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The Thwaites Glacier is Melting from the Bottom Up

Credit: NASA/OIB Jeremy Harbeck

A glacier the size of Florida is warming up.

In the icy south of the Earth is the Western Antarctic Ice Sheet, a segment of the massive continental ice sheet that covers the western part of Antarctica. Part of this ice sheet is a 74,000 square mile mass named the Thwaites Glacier. That’s about the size of Florida. Now, what exactly do you think would happen if an ice mass the size of Florida were to melt? Well, don’t worry (and by that I mean do worry), because we might find out soon.

According to a recent survey of the Thwaites Glacier, the water around its grounding zone has warmed to 3.6 degrees Fahrenheit above freezing. A glacier’s grounding zone is the point where it slides off physical bedrock into the ocean. The more the glacier warms, the more ice slides into the ocean. The more ice slides into the ocean, the more sea levels rise. This is a bad thing.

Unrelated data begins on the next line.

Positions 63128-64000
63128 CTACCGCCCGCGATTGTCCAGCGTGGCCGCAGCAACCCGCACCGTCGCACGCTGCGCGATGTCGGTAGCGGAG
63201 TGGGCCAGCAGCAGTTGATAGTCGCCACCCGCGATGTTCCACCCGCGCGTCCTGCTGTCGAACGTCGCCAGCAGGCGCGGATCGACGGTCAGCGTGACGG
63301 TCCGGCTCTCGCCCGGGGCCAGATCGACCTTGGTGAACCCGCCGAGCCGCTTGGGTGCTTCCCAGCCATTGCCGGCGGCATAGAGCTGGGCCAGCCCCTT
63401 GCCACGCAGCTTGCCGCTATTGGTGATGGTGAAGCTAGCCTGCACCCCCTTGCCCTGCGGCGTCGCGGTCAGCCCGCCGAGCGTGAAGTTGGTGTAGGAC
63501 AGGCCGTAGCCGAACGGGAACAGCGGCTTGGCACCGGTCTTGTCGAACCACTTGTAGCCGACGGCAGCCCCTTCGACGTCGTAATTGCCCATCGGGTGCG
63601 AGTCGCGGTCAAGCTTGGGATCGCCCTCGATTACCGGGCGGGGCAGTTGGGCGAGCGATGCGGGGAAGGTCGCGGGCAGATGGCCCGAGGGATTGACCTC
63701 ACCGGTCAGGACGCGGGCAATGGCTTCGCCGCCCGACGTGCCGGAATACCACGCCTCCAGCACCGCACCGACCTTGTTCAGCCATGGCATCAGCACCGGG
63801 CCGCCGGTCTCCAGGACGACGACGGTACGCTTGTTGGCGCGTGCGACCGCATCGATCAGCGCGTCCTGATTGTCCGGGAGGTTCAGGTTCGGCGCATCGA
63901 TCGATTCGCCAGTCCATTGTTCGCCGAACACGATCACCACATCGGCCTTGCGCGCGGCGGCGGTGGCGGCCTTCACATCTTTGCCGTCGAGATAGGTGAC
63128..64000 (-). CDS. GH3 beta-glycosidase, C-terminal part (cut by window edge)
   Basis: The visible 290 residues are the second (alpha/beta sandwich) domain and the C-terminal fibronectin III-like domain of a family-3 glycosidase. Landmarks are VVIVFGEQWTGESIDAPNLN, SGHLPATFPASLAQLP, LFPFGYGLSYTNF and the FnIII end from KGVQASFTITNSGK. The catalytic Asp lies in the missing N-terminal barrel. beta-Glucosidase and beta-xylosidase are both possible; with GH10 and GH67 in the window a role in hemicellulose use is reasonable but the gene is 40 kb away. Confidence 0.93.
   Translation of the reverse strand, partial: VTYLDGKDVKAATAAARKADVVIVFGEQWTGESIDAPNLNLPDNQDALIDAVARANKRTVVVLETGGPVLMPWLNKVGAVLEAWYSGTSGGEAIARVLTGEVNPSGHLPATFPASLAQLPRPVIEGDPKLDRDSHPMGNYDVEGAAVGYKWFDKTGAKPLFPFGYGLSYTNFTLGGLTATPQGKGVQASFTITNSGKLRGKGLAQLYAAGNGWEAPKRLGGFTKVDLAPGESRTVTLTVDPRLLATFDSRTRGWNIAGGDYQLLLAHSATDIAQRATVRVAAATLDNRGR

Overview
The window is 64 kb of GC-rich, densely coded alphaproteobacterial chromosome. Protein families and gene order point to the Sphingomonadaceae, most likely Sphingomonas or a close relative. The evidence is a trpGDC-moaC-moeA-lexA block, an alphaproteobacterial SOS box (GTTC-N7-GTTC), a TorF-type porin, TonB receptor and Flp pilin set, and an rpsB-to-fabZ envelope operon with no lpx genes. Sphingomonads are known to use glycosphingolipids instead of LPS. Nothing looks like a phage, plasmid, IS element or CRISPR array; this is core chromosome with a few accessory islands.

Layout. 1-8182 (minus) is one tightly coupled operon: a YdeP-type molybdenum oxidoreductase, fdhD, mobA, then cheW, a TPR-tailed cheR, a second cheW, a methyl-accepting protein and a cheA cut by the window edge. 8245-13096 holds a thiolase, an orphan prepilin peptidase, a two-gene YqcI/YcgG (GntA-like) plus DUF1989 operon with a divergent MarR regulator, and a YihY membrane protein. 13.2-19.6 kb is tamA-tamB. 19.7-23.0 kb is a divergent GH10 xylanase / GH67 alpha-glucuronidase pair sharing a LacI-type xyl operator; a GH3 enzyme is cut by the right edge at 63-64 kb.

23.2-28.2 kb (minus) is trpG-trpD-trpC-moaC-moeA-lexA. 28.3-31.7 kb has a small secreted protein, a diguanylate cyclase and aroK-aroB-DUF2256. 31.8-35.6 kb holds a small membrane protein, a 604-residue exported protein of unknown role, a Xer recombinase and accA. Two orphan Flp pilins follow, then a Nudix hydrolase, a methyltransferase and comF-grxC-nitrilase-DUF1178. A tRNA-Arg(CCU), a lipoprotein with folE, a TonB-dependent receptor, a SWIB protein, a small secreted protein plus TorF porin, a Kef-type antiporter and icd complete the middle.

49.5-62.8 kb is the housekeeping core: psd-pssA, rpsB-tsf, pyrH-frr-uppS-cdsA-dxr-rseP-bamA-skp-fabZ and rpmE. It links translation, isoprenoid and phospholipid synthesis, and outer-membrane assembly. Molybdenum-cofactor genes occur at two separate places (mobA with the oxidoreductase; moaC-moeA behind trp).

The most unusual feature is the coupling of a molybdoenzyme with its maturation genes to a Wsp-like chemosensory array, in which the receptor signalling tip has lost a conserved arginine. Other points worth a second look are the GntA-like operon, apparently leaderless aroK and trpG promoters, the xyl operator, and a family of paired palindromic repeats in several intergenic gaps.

Based on estimates by the surveyors, if the entire Thwaites Glacier were to collapse into the ocean, the global sea level would rise by about two feet. That’s already pretty bad, but to make matters worse, the Thwaites Glacier acts as a sort of “brake” for the rest of the Western Antarctic Ice Sheet. If it were to disappear, the rest of the ice sheet would begin sliding into the ocean after it, which could raise the sea level an additional six feet.

The gradual melting of the Thwaites Glacier already accounts for around 4% of global ocean rising. About a year ago, a massive cavity was found under the glacier’s mass. The surveyors believe we may already be past the point of no return; it’s only a matter of time before the ice cracks.